e-Learning Seminar
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Balancing quality with quantity is a primary concern for education abroad professionals. As the community is called upon to increase the numbers of students going abroad, institutions must maintain their focus on providing programs with academic excellence that draw on the strengths and culture of the local environment.

But what is a “quality program”? What academic and cultural elements need to be considered?

Join this live NAFSA e-Learning Seminar to discover helpful strategies, important considerations, and inspiring methods of program design to improve your office’s education abroad offerings.

Participants will discuss components of quality academic programs; strategies to develop and achieve academic and programmatic goals; and methods of demonstrating the long term benefits of creating engaging content with strong cultural foundations. Presenters will share examples of how to incorporate cultural exercises and reflection into the curriculum.

Objectives

After attending this NAFSA e-Learning Seminar, participants will be able to:

  • Identify ways to define strong academic program content;
  • Integrate cultural and academic experiences in education abroad curriculum;
  • Demonstrate strengths within program academics to attract stakeholders.

The content of this live e-Learning Seminar will appeal to education abroad professionals in direct service, management, and strategy roles; faculty; and academic deans interested in improving the quality of their education abroad programs.

Speakers

Jason Sanderson, PhD
Georgetown University

Jason Sanderson serves as the assistant director of curriculum integration and assessment in the Office of Global Education at Georgetown University, where he has advised outbound students on study abroad opportunities in French- and German-speaking countries, as well as Africa, for nearly 12 years. Sanderson is also the France country coordinator on NAFSA's Consular Affairs Liaison Subcommittee. Sanderson's academic background is in intercultural communication and sociolinguistics, where his primary research interests are regional language ideology and identity. He also teaches in the university’s Department of French and Francophone Studies.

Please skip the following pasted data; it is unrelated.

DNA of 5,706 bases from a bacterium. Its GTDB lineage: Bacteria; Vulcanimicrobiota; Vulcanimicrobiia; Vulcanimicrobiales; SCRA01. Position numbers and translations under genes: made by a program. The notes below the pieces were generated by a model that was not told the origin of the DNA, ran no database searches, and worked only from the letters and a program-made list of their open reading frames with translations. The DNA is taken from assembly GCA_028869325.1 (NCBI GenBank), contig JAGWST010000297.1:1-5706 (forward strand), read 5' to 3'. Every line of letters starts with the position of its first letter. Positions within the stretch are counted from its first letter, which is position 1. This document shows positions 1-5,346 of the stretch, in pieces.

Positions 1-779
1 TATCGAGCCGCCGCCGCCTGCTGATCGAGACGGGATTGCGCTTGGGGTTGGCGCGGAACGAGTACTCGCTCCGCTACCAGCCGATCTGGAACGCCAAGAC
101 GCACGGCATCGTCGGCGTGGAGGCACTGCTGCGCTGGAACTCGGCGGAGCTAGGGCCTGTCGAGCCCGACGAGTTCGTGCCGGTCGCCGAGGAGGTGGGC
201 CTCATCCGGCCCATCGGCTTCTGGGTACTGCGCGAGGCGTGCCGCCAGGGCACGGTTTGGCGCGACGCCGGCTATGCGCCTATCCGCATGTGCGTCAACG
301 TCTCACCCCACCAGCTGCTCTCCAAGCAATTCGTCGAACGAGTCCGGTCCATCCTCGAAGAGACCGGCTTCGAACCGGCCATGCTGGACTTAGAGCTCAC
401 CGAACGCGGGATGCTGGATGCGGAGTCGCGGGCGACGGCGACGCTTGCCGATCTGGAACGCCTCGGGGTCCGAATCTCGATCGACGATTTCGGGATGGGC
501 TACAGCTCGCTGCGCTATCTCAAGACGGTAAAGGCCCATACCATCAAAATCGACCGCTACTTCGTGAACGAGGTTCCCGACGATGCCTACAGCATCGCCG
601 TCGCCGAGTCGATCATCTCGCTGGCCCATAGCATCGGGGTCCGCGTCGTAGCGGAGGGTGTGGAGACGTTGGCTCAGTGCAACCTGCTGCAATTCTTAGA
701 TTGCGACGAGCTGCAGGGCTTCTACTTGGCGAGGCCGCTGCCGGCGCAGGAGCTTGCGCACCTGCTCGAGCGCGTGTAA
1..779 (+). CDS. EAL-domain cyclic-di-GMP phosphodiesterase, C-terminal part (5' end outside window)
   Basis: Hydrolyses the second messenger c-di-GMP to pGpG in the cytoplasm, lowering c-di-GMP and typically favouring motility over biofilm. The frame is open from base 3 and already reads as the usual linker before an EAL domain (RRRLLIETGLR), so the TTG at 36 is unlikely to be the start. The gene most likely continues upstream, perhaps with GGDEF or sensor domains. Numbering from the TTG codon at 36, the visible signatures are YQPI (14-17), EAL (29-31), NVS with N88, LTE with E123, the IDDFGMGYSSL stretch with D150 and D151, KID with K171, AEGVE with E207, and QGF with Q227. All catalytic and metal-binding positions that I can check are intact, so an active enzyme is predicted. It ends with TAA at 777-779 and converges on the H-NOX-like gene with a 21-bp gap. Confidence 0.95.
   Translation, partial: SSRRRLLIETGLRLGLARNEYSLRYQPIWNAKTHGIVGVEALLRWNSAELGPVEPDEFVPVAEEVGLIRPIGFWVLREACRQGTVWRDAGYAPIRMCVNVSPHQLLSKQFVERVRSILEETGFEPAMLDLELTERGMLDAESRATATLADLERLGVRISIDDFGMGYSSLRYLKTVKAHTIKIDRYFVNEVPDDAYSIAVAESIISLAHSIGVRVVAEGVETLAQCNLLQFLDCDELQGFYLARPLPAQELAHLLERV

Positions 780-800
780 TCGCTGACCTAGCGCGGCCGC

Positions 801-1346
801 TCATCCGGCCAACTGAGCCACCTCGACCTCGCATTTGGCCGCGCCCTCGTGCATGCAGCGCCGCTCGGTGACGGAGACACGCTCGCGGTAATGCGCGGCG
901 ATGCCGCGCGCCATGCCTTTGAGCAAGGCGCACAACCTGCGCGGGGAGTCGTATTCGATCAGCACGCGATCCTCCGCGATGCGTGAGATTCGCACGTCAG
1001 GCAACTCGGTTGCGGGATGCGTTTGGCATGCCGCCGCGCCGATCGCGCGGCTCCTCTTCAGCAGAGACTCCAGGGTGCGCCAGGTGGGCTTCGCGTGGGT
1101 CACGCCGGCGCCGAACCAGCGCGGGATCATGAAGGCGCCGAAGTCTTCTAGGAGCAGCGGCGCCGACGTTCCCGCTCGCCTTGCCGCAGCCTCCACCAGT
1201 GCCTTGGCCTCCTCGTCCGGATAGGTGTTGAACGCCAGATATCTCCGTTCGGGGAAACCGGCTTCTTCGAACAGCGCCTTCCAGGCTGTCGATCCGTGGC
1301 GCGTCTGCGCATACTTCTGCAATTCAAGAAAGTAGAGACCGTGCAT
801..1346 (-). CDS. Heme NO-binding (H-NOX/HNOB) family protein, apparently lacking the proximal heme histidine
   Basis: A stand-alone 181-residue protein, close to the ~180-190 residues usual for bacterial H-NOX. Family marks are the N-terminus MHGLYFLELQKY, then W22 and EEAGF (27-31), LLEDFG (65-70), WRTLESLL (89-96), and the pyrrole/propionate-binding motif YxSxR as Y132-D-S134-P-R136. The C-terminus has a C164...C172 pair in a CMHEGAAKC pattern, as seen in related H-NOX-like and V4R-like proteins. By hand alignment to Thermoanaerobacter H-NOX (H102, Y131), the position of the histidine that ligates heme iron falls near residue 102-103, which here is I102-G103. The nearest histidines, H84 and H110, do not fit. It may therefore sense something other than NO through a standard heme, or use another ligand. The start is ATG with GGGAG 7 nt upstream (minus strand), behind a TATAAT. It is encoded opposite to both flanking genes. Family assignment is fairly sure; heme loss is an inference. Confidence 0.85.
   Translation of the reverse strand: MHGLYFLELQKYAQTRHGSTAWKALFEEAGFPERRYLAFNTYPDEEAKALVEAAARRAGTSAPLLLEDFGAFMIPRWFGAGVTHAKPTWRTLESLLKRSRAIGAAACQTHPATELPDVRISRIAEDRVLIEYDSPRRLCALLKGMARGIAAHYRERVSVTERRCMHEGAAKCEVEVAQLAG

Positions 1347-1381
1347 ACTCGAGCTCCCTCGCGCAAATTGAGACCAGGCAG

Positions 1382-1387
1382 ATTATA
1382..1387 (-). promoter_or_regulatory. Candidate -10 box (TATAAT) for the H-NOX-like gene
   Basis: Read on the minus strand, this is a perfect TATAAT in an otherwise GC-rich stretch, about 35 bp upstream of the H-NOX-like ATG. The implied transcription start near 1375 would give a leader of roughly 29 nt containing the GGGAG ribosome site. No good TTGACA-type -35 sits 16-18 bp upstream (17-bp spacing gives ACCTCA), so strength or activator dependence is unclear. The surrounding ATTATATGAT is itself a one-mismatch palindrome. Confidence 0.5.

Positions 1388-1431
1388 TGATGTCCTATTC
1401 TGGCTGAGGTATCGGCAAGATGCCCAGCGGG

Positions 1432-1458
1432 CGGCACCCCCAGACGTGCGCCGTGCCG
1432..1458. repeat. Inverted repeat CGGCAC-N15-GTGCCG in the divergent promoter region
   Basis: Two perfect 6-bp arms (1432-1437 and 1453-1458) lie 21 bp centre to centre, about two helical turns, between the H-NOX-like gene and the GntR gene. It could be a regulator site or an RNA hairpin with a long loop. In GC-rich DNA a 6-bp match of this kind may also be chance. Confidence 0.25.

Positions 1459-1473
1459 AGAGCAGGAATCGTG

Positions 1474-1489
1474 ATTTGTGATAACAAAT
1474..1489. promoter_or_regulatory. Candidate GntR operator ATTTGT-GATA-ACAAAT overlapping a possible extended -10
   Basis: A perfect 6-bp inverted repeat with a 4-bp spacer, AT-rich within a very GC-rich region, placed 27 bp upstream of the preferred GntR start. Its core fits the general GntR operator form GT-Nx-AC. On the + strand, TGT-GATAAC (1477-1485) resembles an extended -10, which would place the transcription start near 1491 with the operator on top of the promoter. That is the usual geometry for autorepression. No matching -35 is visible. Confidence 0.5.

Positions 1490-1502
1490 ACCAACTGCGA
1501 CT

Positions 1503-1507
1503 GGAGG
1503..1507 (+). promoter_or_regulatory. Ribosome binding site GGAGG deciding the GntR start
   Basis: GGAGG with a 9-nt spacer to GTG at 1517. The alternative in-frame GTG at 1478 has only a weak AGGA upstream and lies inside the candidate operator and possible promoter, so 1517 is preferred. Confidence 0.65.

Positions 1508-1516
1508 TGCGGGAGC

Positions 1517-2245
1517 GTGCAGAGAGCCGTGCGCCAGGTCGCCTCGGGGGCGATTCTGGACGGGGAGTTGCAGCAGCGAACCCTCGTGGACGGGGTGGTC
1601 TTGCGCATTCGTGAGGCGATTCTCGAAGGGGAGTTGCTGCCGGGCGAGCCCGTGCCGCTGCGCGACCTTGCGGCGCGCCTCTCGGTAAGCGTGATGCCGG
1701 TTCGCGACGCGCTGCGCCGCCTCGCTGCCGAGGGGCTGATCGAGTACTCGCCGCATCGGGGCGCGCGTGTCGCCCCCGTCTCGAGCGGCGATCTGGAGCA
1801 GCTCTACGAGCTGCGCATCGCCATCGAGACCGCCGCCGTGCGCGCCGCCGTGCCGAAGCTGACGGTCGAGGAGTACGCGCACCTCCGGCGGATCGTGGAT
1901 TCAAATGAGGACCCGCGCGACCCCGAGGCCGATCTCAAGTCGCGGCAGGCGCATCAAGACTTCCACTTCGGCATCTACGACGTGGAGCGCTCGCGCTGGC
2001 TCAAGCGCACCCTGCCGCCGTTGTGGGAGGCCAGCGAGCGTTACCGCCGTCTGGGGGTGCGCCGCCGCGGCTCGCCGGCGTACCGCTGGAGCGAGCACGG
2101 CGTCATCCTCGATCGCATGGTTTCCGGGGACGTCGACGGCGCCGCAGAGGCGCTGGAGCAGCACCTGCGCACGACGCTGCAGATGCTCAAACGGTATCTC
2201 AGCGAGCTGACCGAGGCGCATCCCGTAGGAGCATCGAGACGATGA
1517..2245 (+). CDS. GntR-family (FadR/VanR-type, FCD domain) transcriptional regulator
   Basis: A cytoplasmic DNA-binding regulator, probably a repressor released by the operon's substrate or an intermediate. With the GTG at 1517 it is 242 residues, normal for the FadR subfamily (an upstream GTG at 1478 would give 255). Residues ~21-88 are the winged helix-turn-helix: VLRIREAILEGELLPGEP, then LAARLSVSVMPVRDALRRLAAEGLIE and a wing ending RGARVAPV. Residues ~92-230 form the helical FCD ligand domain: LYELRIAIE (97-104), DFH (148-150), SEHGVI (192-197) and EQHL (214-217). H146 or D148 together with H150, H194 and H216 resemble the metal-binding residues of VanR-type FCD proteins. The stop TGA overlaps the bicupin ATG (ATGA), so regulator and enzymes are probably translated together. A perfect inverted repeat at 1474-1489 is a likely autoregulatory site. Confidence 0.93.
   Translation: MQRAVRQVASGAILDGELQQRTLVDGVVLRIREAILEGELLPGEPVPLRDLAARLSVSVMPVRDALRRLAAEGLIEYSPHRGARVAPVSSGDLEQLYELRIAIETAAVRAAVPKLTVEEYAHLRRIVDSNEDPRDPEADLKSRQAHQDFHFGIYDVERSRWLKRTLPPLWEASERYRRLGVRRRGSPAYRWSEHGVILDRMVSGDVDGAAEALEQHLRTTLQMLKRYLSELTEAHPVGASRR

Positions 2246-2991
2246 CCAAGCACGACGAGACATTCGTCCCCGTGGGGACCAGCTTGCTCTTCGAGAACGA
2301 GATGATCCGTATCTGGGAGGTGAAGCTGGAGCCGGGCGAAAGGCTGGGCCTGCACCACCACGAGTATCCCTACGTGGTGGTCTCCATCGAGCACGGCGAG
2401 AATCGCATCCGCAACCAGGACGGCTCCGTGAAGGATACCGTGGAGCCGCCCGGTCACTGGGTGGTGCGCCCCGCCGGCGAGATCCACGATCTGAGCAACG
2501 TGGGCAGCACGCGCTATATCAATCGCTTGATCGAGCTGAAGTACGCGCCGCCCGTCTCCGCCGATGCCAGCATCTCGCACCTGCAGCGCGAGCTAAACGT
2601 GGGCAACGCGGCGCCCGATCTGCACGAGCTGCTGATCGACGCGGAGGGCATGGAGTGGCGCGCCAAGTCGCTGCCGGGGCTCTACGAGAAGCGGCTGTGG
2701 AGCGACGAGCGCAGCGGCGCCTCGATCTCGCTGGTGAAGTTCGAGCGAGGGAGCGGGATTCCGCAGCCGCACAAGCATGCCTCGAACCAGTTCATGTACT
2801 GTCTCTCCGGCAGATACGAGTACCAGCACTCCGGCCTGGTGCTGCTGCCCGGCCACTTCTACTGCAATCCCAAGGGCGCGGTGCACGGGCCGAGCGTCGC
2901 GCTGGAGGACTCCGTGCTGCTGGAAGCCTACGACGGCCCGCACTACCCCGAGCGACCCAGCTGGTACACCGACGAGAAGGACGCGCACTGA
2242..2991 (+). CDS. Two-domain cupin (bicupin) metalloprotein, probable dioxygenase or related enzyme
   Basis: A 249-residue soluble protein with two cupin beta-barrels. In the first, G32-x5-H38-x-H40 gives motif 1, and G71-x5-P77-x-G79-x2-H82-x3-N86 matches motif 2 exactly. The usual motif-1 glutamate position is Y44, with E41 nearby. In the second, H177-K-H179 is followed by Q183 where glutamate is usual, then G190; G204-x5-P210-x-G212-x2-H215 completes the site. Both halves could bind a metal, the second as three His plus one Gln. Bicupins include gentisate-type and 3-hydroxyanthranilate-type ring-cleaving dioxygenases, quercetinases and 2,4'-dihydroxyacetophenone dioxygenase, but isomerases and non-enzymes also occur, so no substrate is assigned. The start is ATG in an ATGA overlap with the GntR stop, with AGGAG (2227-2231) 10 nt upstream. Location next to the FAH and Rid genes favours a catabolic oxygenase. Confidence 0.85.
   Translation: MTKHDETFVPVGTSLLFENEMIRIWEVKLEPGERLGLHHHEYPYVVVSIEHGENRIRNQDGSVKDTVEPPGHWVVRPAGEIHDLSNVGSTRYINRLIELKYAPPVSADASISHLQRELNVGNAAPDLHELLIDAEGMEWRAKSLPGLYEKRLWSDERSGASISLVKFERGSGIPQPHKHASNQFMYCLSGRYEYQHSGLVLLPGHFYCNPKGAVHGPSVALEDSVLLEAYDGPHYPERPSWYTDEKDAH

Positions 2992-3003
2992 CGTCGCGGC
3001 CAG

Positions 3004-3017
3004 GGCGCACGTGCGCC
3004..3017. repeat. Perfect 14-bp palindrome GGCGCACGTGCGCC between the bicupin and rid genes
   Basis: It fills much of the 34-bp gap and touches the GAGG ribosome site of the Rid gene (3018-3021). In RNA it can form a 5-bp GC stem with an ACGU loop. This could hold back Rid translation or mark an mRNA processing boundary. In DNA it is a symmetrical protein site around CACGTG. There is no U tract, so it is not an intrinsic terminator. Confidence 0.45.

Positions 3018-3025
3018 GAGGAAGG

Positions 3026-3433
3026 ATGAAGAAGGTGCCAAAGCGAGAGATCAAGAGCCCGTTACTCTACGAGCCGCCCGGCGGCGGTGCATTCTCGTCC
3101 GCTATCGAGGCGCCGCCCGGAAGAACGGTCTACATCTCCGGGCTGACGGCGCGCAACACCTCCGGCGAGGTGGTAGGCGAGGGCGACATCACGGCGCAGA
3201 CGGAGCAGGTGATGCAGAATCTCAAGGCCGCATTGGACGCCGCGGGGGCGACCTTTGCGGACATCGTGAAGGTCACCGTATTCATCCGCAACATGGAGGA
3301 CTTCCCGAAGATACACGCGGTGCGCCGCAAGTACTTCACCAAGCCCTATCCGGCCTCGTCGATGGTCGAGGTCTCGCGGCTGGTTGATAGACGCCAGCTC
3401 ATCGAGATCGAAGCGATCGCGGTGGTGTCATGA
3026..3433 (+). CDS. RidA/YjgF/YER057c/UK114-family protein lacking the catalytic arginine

Amy Henry
Georgia Institute of Technology

Amy Henry is executive director of international education at the Georgia Institute of Technology, a position that followed many years of work with study abroad students and programs. The Office of International Education leads student-centered internationalization on the campus, and serves more than 6,000 F and J visa holders; 1,900 study and intern abroad students; and the 700 students pursuing the university’s International Plan. Henry has degrees from the College of William and Mary and Georgia Tech. She has served in various advisory and leadership roles in international education, including as NAFSA Education Abroad Network Leader, and is co-author of NAFSA's e-publication, “Curriculum Integration of Study Abroad.”

Jessica Francis
Wake Forest University

Jessica Francis is the associate director for global abroad programs at Wake Forest University. At the Center for Global Programs and Studies, Jessica is responsible for coordinating the university’s semester programs and involved with development of new semester opportunities for students. In recent years Francis has focused on increasing participation in study abroad among first-generation college students, including serving as chair of the Diversity Abroad Task Force on First-Generation Students. Additionally she has been active in presenting at national and international conferences on topics ranging from advising first-generation college students to best practices for working with faculty on education abroad programs.